"A wolf skull atop several stones likely served a magical ritual to bar the looted space, preventing the deceased's spirit from seeking revenge..."
An excavation of a burial mound in southeastern Romania’s Dobruja region has unearthed an ancient “wolf-skull” tomb. Archaeologists propose grave robbers may have left the skull to guard against the spirit of the deceased.
The mound, barely discernible in a farmland and leveled over time, is located in Cheia village. Geophysical studies suggest it might once have spanned 75 meters. Joint Romanian-Polish expeditions have explored this region since 2008.
Ancient Wolf-Skull Tomb
Two tombs were discovered, one plundered long ago, nestled in the mound’s core. “A noteworthy find was the manner of sealing the ransacked tomb,” comments Dr. Bartłomiej Szymon Szmoniewski, the study’s director from the Polish Academy’s Institute of Archaeology and Ethnology. “A wolf skull atop several stones likely served a magical ritual to bar the looted space, preventing the deceased’s spirit from seeking revenge.”
Looting Aftermath: Artifacts and Rituals
While looters removed much from the tomb, they didn’t take all. A fragment of a shattered clay oil lamp and parts of a torched wooden structure adorned with bronze ornaments remained in the burial pit. Strong burns on the pit’s walls and bottom suggest the deceased’s trousseau was immolated on-site. The pit was then sealed with wooden planks and filled in.
“Cremation rituals akin to these have been found in Hârșova, known as Carsium in Roman times, on the lower Danube’s banks,” observed Szmoniewski.
Despite the extensive damage, the team found charred skeletal remains, along with a large number of burnt Italian walnut seeds, fragments of coniferous cones, and other plant remains. The burnt Italian walnut seeds, interpreted as a special food offering for the soul, mark a first for this region.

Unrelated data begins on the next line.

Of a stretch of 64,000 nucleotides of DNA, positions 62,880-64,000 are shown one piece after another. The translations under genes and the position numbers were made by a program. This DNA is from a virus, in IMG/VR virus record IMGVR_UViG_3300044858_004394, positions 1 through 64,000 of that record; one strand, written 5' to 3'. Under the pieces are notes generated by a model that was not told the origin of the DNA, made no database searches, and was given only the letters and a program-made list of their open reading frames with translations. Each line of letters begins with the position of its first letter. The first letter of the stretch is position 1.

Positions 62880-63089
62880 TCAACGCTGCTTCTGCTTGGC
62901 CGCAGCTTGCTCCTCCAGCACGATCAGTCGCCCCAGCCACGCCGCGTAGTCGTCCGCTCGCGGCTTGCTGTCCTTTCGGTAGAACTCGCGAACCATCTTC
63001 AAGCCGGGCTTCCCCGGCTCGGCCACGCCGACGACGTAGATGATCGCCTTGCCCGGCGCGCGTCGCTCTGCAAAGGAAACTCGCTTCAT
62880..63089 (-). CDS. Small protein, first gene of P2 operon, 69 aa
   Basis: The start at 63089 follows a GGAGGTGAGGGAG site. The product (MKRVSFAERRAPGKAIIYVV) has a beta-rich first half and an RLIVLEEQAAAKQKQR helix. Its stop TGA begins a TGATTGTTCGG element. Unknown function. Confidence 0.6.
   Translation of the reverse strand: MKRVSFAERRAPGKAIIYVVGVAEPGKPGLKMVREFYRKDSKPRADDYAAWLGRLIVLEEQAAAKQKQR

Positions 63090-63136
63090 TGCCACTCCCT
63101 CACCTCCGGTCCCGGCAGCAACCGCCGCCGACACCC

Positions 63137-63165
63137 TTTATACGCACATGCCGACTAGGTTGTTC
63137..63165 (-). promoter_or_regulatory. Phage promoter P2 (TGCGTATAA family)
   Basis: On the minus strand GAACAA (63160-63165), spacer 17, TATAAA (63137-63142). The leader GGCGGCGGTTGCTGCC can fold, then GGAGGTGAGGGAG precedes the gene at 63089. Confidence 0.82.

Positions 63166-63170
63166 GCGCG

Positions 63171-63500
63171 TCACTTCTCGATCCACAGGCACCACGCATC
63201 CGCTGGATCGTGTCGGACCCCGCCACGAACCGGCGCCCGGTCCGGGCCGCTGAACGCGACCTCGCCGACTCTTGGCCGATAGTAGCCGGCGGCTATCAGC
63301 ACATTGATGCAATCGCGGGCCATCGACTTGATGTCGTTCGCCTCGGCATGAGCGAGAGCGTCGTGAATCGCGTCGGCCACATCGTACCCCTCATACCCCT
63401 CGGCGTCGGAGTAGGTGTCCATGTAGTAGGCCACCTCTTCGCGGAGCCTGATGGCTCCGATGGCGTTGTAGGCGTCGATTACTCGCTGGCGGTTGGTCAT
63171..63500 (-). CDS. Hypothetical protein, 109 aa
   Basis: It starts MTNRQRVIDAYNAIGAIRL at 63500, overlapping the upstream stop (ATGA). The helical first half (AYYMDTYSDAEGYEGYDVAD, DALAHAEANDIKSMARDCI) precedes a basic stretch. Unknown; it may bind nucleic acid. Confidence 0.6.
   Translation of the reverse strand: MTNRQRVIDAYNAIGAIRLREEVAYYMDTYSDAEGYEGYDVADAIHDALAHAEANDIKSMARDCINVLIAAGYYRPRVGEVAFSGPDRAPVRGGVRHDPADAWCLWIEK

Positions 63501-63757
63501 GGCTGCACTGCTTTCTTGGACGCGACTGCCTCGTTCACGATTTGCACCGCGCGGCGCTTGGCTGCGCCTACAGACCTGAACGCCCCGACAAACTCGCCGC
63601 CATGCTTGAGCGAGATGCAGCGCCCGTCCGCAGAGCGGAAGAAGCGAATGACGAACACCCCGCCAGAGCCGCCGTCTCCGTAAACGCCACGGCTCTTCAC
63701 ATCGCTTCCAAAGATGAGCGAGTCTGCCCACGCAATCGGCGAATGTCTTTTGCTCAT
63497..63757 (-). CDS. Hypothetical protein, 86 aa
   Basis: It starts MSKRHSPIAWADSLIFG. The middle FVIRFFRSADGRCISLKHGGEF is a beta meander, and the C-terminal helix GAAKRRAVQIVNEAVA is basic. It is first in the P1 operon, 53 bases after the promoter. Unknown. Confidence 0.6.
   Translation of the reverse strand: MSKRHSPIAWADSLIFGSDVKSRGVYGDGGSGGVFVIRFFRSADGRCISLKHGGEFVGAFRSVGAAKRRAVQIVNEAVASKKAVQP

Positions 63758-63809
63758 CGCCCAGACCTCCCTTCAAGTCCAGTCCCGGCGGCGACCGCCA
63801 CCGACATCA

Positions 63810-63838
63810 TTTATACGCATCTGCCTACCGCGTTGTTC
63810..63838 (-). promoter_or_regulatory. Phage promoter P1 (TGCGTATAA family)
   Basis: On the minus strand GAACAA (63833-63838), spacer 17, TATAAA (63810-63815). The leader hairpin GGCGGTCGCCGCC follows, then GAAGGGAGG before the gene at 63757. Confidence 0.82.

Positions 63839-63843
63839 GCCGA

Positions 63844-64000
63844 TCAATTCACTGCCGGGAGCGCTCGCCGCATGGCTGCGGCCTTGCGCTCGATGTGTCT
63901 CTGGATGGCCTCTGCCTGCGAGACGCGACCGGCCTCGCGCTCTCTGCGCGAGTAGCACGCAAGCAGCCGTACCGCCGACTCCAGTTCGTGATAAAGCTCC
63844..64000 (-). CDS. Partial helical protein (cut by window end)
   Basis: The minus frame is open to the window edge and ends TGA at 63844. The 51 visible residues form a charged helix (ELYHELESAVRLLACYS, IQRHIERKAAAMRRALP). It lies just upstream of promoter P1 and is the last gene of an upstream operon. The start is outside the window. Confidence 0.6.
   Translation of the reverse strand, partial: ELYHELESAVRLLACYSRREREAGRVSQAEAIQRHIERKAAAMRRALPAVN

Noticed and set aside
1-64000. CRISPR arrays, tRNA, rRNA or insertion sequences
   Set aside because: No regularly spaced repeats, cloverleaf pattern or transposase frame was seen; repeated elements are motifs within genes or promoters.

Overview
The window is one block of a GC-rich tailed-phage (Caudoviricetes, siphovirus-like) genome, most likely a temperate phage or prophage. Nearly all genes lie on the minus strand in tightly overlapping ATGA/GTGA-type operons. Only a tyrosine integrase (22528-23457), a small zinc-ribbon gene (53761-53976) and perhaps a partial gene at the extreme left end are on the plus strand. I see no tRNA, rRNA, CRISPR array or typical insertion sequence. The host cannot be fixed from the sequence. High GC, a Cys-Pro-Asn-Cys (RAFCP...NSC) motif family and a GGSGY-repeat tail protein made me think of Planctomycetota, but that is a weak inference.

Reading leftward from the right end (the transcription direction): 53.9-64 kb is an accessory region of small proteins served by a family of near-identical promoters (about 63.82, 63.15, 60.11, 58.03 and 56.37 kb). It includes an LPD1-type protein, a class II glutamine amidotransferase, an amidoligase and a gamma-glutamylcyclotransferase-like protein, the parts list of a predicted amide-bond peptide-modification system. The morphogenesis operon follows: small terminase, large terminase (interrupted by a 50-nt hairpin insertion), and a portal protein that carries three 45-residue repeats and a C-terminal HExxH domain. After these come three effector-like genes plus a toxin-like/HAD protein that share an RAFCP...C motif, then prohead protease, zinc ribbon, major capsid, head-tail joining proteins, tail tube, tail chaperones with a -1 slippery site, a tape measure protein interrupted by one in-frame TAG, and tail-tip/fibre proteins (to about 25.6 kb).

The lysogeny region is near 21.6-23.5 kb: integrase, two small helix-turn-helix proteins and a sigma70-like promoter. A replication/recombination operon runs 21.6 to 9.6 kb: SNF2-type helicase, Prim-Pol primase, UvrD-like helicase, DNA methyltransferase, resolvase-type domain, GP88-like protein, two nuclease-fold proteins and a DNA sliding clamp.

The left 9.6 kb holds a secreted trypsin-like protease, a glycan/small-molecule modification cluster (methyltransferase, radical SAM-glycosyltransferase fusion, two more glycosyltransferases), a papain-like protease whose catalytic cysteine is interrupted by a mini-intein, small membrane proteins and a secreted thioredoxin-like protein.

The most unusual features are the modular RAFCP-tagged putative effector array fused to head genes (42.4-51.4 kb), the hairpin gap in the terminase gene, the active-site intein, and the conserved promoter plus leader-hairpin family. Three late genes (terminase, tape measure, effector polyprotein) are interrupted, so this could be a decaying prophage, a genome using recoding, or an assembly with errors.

Skeleton, Coins, and Fragrances
In the second tomb, distant from the mound’s center, the team found a skeleton within a wooden structure, likely a coffin. Interestingly, a glass jar, used for perfumed liquids and personal hygiene, rested on the deceased’s abdomen, and a bronze coin of Emperor Hadrian was placed in his mouth.
Szmoniewski explains, “The coin in the mouth is a nod to Charon’s mite, an ancient custom where the coin served as a fare for Charon to ferry the deceased’s soul across the River Styx in Hades.” The burials are estimated to date back to the mid-2nd century AD.
Unveiling Dobruja’s Burial History
This discovery holds great significance as no burial mounds were previously found in this region. The wolf skull could hint at the involvement of the Geta, the inhabitants before the Greeks and Romans’ arrival. Szmoniewski proposes the entombed individuals were likely Romans who migrated during Roman colonization. The tomb findings were made in 2022, and the investigations will continue later this year, starting in August.